26 December 2020
The next day, Kipaku met with Betung. Kipaku was excited to meet Betung. However, Betung did not feel the same way as Kipaku did. Kipaku stood on his hind legs, and he was ready to play. He pawed Betung. But Kipaku's way of playing is a bit rough for Betung and she growls at him. Kipaku then explored the environment and enrichment. Betung was curious about him but still kept her distance. Once Kipaku tried to approach Betung but she avoided him and growled at him.
After Kipaku, Itam came to meet Betung begining slowly and friendly. Itam seemed to know that Betung was scared. She kept her movement slow and low. They were very curious about each other and kept looking at what the other was doing. They were spending more time on investigating each other than playing.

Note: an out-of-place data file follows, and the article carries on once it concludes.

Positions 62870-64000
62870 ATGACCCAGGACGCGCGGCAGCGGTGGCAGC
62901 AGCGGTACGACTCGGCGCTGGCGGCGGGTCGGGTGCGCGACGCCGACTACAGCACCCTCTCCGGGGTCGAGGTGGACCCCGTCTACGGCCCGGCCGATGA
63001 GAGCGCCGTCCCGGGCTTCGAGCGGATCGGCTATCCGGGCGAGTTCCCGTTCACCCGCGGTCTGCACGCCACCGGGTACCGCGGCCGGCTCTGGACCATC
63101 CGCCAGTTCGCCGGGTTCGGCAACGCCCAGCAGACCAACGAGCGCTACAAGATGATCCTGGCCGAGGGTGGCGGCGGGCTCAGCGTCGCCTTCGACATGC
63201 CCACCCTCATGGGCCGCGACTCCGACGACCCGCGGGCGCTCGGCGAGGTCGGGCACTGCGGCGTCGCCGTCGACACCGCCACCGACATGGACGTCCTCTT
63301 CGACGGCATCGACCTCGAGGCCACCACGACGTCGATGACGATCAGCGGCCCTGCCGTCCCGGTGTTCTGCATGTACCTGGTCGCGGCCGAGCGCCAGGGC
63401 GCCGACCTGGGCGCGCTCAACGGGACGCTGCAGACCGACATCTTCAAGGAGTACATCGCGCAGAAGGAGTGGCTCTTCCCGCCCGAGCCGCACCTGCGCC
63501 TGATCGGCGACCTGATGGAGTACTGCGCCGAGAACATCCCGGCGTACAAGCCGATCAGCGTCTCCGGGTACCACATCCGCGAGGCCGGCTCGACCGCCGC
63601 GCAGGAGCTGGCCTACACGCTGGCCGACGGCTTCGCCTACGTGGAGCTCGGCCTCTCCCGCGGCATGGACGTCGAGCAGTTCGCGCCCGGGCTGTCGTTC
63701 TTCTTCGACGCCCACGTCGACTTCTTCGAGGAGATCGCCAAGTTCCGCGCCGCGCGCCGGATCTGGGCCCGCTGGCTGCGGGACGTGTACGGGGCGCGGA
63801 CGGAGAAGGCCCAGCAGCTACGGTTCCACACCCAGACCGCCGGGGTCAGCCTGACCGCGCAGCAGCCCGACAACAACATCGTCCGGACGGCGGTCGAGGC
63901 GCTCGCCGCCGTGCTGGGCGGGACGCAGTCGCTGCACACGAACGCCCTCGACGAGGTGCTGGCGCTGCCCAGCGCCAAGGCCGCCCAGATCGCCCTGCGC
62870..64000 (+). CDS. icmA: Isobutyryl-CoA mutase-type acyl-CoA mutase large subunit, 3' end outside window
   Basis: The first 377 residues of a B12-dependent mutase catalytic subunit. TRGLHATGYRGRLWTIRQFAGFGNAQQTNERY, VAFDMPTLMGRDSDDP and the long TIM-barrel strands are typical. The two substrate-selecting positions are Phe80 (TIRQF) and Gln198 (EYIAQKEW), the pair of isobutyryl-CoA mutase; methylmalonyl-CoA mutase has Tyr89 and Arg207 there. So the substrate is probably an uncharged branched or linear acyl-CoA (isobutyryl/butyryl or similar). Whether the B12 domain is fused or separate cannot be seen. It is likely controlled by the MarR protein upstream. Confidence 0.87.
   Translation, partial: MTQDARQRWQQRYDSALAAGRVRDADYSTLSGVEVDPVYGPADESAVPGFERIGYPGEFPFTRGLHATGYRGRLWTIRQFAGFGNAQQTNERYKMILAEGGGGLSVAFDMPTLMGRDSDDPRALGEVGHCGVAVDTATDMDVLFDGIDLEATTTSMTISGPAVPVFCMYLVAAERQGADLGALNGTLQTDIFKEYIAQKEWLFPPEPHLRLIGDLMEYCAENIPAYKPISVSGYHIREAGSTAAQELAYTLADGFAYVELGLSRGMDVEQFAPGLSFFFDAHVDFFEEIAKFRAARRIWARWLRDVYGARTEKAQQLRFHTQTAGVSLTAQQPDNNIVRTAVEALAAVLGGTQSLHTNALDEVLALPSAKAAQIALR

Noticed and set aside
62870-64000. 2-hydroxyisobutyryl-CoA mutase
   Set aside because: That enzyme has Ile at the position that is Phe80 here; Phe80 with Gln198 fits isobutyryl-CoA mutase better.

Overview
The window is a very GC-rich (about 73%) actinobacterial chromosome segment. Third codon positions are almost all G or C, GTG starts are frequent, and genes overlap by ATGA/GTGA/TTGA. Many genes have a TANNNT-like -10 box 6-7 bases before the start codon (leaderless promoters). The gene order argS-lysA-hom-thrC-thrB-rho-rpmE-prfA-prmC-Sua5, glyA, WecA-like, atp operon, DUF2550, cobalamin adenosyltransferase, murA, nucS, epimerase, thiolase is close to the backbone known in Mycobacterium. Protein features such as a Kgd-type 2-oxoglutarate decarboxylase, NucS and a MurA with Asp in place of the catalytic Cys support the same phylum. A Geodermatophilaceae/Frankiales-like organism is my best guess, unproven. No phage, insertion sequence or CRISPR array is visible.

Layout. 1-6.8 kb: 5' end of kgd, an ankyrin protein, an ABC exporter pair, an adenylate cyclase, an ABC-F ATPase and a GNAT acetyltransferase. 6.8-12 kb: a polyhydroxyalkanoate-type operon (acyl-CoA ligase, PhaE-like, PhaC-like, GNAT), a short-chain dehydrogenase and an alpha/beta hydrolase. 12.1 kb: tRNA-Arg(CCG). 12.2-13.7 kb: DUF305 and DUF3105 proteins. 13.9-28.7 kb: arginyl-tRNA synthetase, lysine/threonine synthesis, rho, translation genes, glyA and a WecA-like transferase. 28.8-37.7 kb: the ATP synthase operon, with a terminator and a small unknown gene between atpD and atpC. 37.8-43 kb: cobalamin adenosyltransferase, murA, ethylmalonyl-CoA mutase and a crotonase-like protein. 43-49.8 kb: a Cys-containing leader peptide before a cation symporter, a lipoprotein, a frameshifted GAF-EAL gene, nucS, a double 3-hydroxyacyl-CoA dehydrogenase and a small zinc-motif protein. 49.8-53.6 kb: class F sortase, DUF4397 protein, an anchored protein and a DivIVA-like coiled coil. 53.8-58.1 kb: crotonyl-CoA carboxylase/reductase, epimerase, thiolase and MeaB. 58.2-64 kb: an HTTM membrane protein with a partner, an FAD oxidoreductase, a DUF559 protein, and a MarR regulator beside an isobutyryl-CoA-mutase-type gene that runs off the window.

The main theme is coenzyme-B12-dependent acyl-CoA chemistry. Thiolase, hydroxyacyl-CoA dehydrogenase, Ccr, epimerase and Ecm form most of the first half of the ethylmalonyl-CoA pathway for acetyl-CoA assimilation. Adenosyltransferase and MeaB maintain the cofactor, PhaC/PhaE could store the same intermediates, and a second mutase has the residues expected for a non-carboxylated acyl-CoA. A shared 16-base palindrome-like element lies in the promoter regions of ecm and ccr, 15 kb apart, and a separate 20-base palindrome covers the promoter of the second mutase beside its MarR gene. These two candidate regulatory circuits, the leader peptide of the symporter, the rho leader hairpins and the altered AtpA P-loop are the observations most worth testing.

27 December 2020
Once the sliding door opened, Betung approached Itam first. She was following Itam and sniffing her. Itam had her head down and approached Betung. Betung sniffed her. After this, Betung kept following Itam to find where she was. Itam played softly with Betung. They finally started to really play! The integration of Betung and Itam showed positive signs.
Kipaku joined them to have a play fight. Kipaku gave Betung his back, but Betung didn't want to play with him. Kipaku and Betung chase-and-run around the den. Kipaku took the first step to play fight with Betung. He softly bit Betung. Betung stopped avoiding him and started to play fight with Kipaku. Later, Itam joined them too. The three days of integration was a success.